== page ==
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What BDSM is not By vegasvixen

What BDSM is not

I was recently reminded how much I dislike it when people are so passionate about their own opinions that they assume their way is the only right way, and that reminded me of this essay written in 2005. I hope someone out there finds it useful or interesting, and I hope that if/when someone tries to force their opinion about BDSM 0n you —you smile and take it for exactly what it is, one person’s opinion in a world where everyone has an opinion and each of us is most successful if we educate ourselves and form one of our own.

What BDSM is not    —     by vegasvixen

I have read a wide variety of articles and essays that could all be generally categorized as “what BDSM means to me,” and I thought it might be interesting to take the opposite train of thought for a change and think about what BDSM is not, or at least what is should not be.(in my opinion) My definition of BDSM for this specific article would not just be Bondage, Discipline, Sadism, and Masochism, but a broader definition consisting of the people who practice these activities and participate in Dominant/submissive relationships.

All joking aside about having an organization that doesn’t have to pay taxes, BDSM is not a religion. There are no official rituals, no ten commandments, and no bible. There is intelligence, compassion, experience, and common sense. There is no one true way, and while there is significant potential risk for physical and emotional harm, people who do things their own way are not heretics, and no one is going to burn in hell for not doing it “the right way.”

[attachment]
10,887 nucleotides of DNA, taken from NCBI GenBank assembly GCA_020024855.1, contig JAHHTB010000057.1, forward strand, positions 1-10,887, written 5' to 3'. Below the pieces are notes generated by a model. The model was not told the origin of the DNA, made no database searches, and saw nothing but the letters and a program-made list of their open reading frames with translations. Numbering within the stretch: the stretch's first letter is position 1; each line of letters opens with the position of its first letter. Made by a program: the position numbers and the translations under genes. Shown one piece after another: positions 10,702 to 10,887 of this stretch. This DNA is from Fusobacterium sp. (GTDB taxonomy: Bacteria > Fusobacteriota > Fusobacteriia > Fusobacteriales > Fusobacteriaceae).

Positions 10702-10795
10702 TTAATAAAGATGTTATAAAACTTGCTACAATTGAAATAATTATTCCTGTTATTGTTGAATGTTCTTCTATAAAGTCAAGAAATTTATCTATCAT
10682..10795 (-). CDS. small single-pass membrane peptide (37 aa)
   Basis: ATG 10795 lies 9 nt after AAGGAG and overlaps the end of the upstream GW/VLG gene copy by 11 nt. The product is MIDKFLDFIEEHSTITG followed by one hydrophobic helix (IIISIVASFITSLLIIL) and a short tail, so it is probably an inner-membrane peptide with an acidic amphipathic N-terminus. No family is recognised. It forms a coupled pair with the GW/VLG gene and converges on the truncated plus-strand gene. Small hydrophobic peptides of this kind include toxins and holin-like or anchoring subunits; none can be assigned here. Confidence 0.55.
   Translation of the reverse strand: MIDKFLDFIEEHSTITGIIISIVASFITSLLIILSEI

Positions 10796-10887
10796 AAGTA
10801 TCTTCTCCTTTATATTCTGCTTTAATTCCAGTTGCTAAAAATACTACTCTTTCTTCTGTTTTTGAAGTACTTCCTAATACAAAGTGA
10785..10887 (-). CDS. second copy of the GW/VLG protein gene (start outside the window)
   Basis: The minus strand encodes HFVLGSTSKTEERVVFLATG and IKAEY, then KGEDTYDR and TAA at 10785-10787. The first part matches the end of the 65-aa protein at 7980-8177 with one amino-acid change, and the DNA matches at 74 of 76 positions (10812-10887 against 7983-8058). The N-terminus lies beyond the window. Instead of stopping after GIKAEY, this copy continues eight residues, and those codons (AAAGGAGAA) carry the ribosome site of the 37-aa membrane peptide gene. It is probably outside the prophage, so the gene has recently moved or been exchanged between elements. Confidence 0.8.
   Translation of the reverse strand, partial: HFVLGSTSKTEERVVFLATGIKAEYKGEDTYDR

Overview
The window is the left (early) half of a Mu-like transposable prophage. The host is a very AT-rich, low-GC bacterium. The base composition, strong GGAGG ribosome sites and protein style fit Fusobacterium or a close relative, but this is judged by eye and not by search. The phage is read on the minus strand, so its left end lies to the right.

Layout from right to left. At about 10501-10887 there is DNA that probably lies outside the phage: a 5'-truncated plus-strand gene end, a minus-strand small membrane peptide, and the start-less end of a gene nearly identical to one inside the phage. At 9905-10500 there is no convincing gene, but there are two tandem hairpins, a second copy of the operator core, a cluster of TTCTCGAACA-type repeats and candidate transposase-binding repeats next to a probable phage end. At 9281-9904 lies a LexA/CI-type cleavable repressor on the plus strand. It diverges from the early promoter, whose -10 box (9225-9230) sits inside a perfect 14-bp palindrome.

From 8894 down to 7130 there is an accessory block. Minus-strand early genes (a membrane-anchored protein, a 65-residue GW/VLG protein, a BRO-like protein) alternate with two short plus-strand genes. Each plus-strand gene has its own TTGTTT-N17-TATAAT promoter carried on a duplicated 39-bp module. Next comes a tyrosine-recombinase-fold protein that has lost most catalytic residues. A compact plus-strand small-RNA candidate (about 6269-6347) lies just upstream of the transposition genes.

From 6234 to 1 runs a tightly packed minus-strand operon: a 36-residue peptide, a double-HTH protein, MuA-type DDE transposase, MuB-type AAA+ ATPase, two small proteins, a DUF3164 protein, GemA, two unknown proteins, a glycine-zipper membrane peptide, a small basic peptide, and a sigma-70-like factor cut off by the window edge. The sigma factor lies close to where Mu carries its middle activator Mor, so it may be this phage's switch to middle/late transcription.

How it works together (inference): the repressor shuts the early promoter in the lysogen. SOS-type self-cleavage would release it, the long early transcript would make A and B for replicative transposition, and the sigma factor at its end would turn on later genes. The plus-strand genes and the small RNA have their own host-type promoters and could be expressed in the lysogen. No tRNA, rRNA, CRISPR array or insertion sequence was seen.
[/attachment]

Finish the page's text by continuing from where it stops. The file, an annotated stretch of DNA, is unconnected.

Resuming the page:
BDSM is also not a race or a competition. No two people have the same exact needs, or the same exact destination in their exploration of life. No two people gain insight, perspective, and knowledge at the same pace, or from the same experiences. The only competition should be with yourself, to be the best you can be, and to live up to your own values and ideals. While we all love to show off our “tools of the trade,” and exchange war stories, having the most toys/subs/scenes under one’s belt does not necessarily make you happy, and certainly doesn’t make you a superior person to anyone else.

BDSM is not a guarantee. The vast majorities of people who are “BDSM active” do practice the values such as honesty, integrity, and honor which are so often referred to in the “what BDSM means to me” articles. However, this community is a cross section of the entire human race which consist of a wide variety of good and bad people. You still have to be responsible, and use good judgment about whom you trust. Just because someone is involved in BDSM doesn’t make him or her automatically “OK.”

Lastly, BDSM is not a fairy tale. The bills still have to be paid, the kids fed, the chores done. People still get sick, and sometimes get hurt unfairly. Life continues to interfere with the best-laid plans. All good relationships take work from both partners. I believe that it’s actually more difficult to sustain a meaningful “BDSM relationship,” but if you are willing to approach it intelligently and realistically, and to invest the necessary effort, a “BDSM relationship” can be one the most rewarding things in your life.

copyright vegasvixen 2005
This article may be re-posted and or distributed provided there is no financial gain and no changes to the article or the authors name are made

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